Twins

What Happens To Luis Arraez Now?

Photo Credit: Jonathan Dyer (USA TODAY Sports)

The 2022 season was sour for everyone involved with the Minnesota Twins. From injuries in key positions to a disappointing second half, it felt like nothing good came from the most recent campaign.

That is unless your name was Luis Arraez, of course.

Everything came together this season for Arraez. Consistent playing time and a hot first start raised him into the national spotlight. Arraez slashed .338/.411/.445 with 150 wRC+ during the first half of the season en route to his first career All-Star selection.

Arraez returned to earth a bit in the second half but still finished the season with a nice slash line of .316/.375/.420 with a 131 wRC+. The season ended with Arraez earning his first career batting title.

Arraez’s final slash line earned him some major hardware for the first time in his career. Arraez already has an All-Star appearance and a batting title. Last week, Arraez earned his first-ever Silver Slugger award, which the league gives to the best hitter at each position. This season, he was honored as the junior circuit’s best platoon hitter. Even more impressive for Arraez? He has been this good of a hitter as a player with basically no positional home on his team.

Arraez has been a mainstay on the Twins since making his big league debut with the club in 2019. He is one of the best pure hitters in baseball, Minnesota’s best pure hitter since Joe Mauer. It has allowed Arraez to keep hitting his way into the lineup, even if he has never been able to find a long-term position. Even after his excellent season, what happens to Arraez in 2023?

Coming into 2022, Arraez entered the season platooning as Minnesota’s super-utility player. This was the second season in a row where he has been in this kind of role. Arraez got plenty of at-bats as a spot starter at second and third base and in the corner outfield spots. He added first base to his positional repertoire this season after injuries to Miguel Sanó and Alex Kirilloff. Playing 65 games at first was the most out of any defensive position this season.

The biggest advantage for Arraez has always been the first option to step into the lineup if someone goes down with an injury. However, the Twins expect to have everyone back to start the season. Jorge Polanco is back at second. Kirilloff and José Miranda are options at first base. Miranda and Gio Urshela are third-base options as well. Kirilloff, Max Kepler, and Trevor Larnach should occupy the corner outfield spots. The point is that there’s a bit of a log jam for playing time on the Twins roster between proven veterans and prospects who the Twins hope are part of their young core.

This is a unique problem for the Twins. How often do you have a guy who won the batting title, is a recent AL All-Star, and Silver Slugger winner go back to being just a platoon player? Though it likely won’t be an issue for Arraez. It’s still not a good look to send one of your best hitters to the bench. However, what is hurting Arraez’s ability to find a positional home has been his glove.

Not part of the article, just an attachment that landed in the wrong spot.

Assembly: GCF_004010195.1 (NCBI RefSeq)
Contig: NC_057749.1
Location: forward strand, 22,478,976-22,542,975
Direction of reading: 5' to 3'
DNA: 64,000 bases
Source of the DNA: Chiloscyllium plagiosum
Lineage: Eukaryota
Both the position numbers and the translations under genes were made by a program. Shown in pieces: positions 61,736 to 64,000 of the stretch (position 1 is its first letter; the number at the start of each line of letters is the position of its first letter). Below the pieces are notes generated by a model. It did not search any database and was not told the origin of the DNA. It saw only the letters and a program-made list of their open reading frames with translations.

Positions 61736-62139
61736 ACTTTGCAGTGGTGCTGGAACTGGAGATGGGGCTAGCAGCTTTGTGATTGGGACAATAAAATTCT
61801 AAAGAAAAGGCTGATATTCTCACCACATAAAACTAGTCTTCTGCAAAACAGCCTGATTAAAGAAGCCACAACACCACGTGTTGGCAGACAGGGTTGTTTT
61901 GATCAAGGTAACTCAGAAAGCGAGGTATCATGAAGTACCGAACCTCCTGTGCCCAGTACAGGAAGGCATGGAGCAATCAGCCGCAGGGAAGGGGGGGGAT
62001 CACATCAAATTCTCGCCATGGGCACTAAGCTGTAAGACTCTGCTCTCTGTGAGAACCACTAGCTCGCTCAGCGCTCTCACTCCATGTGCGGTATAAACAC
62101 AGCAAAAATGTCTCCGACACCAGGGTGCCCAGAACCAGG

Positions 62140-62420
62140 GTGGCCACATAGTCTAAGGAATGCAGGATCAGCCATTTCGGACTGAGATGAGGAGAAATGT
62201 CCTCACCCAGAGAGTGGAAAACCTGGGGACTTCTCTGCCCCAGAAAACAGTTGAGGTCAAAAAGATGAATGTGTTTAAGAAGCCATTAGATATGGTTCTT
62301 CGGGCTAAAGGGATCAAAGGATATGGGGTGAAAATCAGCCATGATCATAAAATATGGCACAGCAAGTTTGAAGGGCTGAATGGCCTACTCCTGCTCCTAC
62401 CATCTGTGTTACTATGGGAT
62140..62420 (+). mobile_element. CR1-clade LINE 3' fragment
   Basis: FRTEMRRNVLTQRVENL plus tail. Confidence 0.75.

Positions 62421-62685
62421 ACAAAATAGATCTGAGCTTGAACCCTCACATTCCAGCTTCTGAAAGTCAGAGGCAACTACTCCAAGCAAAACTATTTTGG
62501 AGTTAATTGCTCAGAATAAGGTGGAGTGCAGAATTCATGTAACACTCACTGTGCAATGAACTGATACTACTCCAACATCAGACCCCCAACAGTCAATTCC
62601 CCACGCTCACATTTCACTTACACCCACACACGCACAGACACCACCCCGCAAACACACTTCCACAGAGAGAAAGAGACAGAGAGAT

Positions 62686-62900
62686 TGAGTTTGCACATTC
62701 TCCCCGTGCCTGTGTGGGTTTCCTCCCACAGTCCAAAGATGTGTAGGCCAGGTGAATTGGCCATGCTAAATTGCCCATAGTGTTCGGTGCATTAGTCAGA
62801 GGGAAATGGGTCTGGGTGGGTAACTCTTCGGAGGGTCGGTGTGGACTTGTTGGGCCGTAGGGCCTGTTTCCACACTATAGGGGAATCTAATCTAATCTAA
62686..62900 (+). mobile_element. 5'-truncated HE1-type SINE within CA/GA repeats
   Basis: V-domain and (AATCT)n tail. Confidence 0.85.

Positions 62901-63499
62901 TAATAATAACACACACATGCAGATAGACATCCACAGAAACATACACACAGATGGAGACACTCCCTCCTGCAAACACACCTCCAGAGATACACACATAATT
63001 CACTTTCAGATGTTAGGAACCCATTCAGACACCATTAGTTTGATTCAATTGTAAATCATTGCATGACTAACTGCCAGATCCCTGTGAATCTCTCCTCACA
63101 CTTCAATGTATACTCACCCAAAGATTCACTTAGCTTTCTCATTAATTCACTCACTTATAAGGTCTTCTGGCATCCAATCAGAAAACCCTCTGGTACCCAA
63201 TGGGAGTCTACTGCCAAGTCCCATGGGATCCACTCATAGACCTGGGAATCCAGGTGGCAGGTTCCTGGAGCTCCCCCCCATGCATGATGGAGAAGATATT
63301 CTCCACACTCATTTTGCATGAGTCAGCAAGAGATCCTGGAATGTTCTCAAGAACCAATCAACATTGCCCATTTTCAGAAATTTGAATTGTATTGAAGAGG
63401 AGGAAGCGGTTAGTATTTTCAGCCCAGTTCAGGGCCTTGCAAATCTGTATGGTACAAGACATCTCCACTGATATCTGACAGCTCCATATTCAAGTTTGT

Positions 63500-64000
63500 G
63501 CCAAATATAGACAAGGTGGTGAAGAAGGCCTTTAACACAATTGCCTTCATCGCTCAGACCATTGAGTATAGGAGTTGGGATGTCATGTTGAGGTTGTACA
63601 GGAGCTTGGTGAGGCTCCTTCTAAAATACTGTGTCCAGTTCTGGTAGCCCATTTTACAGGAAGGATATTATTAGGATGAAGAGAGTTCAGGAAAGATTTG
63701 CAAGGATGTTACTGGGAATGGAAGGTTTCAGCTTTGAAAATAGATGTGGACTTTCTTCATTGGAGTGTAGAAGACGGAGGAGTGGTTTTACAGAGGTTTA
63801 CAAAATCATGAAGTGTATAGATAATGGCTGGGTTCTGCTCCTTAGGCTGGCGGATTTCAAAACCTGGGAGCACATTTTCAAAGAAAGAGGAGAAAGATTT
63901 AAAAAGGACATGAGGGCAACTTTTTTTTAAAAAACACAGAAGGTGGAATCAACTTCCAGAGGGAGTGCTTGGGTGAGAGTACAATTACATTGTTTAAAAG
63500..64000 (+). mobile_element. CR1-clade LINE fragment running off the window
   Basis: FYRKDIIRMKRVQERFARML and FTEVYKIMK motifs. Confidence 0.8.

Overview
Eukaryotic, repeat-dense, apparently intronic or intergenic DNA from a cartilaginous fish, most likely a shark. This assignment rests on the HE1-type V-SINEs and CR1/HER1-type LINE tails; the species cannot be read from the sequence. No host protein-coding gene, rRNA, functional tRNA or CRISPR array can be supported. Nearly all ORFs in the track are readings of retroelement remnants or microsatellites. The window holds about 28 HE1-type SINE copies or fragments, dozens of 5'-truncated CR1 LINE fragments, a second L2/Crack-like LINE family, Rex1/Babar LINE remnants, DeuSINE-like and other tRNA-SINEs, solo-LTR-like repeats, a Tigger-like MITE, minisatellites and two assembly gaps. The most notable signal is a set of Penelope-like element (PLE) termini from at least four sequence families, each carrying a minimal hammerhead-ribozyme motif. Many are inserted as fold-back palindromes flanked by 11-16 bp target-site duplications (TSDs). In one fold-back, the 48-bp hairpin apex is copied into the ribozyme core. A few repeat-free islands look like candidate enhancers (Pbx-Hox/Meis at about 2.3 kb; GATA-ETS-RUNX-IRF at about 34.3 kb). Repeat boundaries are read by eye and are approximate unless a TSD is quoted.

Arraez is a great hitter, but his fielding has been too limited in the past to warrant a permanent spot. The issue for Arraez isn’t so much that he can’t field. His .987 career fielding percentage is good for a player with experience at first, second, and third base, along with left field.

But Arraez’s underlying numbers are an issue. He can make the plays in front of him, but his glove suffers because he lacks range. Different fielding stats can mean different things to everyone. However, Arraez is below-average in his career range numbers.

There is a virtue in consistently making the plays like Arraez has. For the Twins, though, their pitching staff could use that extra help in the field with guys who can help prevent as many runs as possible.

One way for Arraez to earn himself a permanent spot in the Twins lineup is for someone to leave the picture. Carlos Correa’s potential exit could put Jorge Polanco at shortstop again and Arraez back at second base. That would likely be more of a short-term move until Royce Lewis returns from injury, and then the Twins would be back in the same spot.

Polanco also could potentially depart. Since he is under a relatively team-friendly deal, that one also seems unlikely unless the Twins have some kind of trade in the works. Miranda and Kirilloff don’t appear to be going anywhere, either.

Arraez might stay in that platoon role because of depth. Sometimes being the potential odd man out never becomes a problem because of possible injuries. Considering the Twins had a rash of injuries last year, it would make sense to have Arraez on hand and be ready to fill in, as he has done before. It’s unlikely as many guys wind up on the shelf as last season, but Minnesota may be more cautious because of it.

Given all of those guys in front of him, it seems like Arraez is returning to his super-utility role in 2023. It’s a good problem for the Twins. They get to decide between a proven hitter in Arraez and their young prospects. However, it still looks awkward that one of your top hitters doesn’t have a permanent home in the lineup every night.

Arraez is Minnesota’s best pure hitter and one of the best pure hitters in baseball. His “see ball, hit ball” ability makes him a great bat for the Twins to balance out the more boom-or-bust hitters. Minnesota needs to find some kind of home for Arraez other than a fill-in guy. Even though his defense has questions, he’s earned the right as a hitter to be an everyday starter.

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